Mmm….homemade syrup made from fresh local strawberries — how great does that sound drizzled over ice cream or poured over waffles or pancakes? It’s easy to make, is preservative-free and is a super use of fresh Louisiana strawberries.
Earlier this month, the LSU Houston Alumni Association held an event that speaks volumes about the long arm of Louisiana’s culinary culture. The group met at the Firehouse Saloon to savor 3,100 pounds of boiled crawfish provided by the Boil House at what has become a major fundraiser for LSU. It’s the chapter’s biggest gathering of the year, says President Lisa Bunch, a Slidell native (BS, Psychology) who moved to Houston for work in 1998.
With about 650 members, LSU Houston is one of the most active alumni chapters across the country. As part of my interview series with Louisiana expats, I checked in with Lisa about the Bayou State’s gravitational pull — a theme in my book, Hungry for Louisiana, An Omnivore’s Journey. We talked about what it means when members of Tiger Nation get together to carry out the rituals of home, whether it’s to watch a game or belly up to a pile of crawfish.
Immediately following the 2015 Masters golf tournament, the Los Angeles-based business radio show Marketplace reported how far your dollar goes at August National when it comes to concessions. Turns out, it goes a long way at the elite country club due in part to signature pimento cheese sandwiches that fetch all of $1.50 a pop. This prompted an interesting response from host Kai Ryssdal.
“Pimen-toe cheese sandwiches,” he said slowly, adding under his breath, “whatever they are…”
You could feel the collective cringe of Southerners stung by Ryssdal’s culinary high-hat, and more than that, by what seemed an apparent lack of interest in the beloved regional dish.
I live with four people who love gooey, chocolate-y, creamy desserts, dense cookies and brownies and oversized bowls of ice cream. No shortage of SweetTooths in this house. But I admit to preferring the palate cleanser, something cool, light and nuanced that rounds out a meal without making me lose consciousness. And as the weather has started to warm up, I’m thinking sorbet is the thing.
I’m a huge fan of salsa. I love a green salsa with tangy tomatillos. Gimme fresh tomato salsa, heavy on the cilantro and garlic. And I’ve always loved fruit salsas. Mango is the workhorse and is one of my favorite toppers for cedar-roasted fish. Pineapple salsa also works great on grilled fish, pork and fowl. And now with strawberries in full seasonal swing in Louisiana and elsewhere, it’s a great time for strawberry salsa.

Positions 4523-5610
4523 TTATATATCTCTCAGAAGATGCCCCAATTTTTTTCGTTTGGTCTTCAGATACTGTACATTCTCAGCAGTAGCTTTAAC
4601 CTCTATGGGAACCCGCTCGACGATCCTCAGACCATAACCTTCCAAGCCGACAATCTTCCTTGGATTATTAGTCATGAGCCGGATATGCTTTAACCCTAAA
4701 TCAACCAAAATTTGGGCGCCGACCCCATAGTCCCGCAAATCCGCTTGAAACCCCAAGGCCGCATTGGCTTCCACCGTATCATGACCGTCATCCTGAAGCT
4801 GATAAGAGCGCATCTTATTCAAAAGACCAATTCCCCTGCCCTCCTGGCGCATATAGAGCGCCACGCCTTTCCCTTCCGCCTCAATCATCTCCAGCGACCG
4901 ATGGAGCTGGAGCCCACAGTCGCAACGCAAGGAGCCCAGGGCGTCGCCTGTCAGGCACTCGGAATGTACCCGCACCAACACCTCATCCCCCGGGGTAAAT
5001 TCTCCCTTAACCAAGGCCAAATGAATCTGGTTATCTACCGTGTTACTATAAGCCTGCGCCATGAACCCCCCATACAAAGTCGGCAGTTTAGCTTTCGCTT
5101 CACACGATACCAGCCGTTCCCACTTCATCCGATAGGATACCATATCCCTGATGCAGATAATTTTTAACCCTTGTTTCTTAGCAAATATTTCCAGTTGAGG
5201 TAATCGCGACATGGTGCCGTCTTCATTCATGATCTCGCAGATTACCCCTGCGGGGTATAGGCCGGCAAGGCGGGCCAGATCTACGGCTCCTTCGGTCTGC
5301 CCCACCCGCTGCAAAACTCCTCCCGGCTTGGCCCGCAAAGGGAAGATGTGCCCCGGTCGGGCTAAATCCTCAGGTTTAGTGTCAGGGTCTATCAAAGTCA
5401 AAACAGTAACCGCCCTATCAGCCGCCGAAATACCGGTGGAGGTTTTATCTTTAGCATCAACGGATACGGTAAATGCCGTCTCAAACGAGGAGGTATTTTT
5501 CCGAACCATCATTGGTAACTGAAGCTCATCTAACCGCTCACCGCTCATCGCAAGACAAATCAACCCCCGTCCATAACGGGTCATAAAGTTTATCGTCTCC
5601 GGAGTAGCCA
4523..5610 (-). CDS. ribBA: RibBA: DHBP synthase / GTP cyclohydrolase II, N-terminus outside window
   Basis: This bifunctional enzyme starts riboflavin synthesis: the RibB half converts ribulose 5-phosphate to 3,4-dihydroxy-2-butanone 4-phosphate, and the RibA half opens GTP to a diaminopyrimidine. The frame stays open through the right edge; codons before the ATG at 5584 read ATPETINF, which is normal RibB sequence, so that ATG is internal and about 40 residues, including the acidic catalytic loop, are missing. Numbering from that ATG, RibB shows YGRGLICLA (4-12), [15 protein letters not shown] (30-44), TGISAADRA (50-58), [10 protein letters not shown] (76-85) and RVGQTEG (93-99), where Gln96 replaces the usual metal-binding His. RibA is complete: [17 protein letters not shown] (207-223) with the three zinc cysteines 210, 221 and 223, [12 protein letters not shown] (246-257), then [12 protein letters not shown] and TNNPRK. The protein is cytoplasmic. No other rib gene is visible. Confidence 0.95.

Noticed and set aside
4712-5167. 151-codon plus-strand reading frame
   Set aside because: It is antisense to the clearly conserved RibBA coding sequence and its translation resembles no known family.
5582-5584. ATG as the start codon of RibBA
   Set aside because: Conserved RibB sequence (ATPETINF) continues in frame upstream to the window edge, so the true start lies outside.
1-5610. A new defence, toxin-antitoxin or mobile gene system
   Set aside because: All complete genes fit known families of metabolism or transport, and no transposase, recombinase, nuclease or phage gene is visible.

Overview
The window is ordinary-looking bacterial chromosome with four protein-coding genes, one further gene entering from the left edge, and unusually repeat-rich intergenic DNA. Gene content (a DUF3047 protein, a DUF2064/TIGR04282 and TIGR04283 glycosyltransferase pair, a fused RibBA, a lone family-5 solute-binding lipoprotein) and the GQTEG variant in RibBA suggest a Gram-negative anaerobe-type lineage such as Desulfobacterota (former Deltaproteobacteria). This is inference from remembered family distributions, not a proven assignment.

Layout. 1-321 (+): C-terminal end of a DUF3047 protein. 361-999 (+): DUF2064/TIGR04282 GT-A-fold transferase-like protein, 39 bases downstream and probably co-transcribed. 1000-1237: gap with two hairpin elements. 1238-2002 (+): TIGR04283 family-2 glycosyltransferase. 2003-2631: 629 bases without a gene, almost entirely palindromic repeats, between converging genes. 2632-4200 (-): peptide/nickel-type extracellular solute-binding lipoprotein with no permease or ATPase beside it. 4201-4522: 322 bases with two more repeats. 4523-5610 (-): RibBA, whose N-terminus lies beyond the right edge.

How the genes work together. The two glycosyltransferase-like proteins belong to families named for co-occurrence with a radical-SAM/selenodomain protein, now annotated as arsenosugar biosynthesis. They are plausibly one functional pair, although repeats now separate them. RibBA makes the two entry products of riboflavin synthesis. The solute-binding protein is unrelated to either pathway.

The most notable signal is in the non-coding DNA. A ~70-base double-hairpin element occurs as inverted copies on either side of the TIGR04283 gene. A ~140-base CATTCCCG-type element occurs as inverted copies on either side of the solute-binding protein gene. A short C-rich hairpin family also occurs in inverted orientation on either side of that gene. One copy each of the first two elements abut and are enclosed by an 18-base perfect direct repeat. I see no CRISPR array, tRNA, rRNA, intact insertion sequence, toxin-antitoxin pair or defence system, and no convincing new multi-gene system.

This past weekend, I had a chance to sample fresh strawberry salsa made with local berries at a pop-up event held outside Alexander’s Highland Market, a gourmet grocer here in Baton Rouge. World renowned obesity and nutrition research center, Pennington Biomedical Research Center (PBRC), also located in Baton Rouge, had a booth at the pop-up along with several local food entrepreneurs. I was there signing copies of Hungry for Louisiana. PBRC Communications Director Alisha Prather and respected research pathologist Jennifer Rood were handing out samples of this healthy fruit salsa, which you can also make with fresh blueberries. It’s light, flavorful and versatile and was developed in-house at Pennington.
Louisiana Spring Salsa
Makes 2 cups
1 pint strawberries, washed and diced, or ½ pint blueberries, washed and sliced in half
¼ of 1 medium red onion, finely diced (I used ¼ cup)
2 tbsp. chopped cilantro
Juice from ½ lime (about 1 tbsp.)
Combine all ingredients and serve on salads, fish, chicken, chips or cheese and crackers. Use within a day.
Nutrition facts per ½ cup serving
Protein: 0.5 g
Carbohydrates: 8 g
Fat: 0.5 g
Fiber: 2 g
Maggie’s variation with avocado and jalapeño
Being an avocado junkie and a fan of heat, I added the following to Pennington’s recipe.
Half of 1 ripe avocado, diced
1 tbsp. chopped fresh jalapeno pepper
Juice from remaining half lime
For additional healthy recipes developed by Pennington, click here.
It’s étouffée season up in here!
After a cold and wet spring 2015 in South Louisiana, crawfish are now in great supply, and are on the table in many forms. I love to spot those familiar one-pound packages of tail meat sitting in jumbles of ice in local grocery stores. Impossible to resist, because they’re only around this time of year. Time to get your étouffée on.
My étouffée recipe, which I include at the end of the crawfish chapter in Hungry for Louisiana, is super decadent not because it calls for over-the-top amounts of butter, but because it uses double the amount of crawfish tails than most. I know, indulgent. But so good. Sooo good! And it’s really pretty quick to prepare, making it weeknight-worthy for busy families. This week, we 5 nearly polished off an entire recipe with just a little leftover. And that brings me to this post…what better way to use up a small amount of something yummy than to stuff it inside a wonton.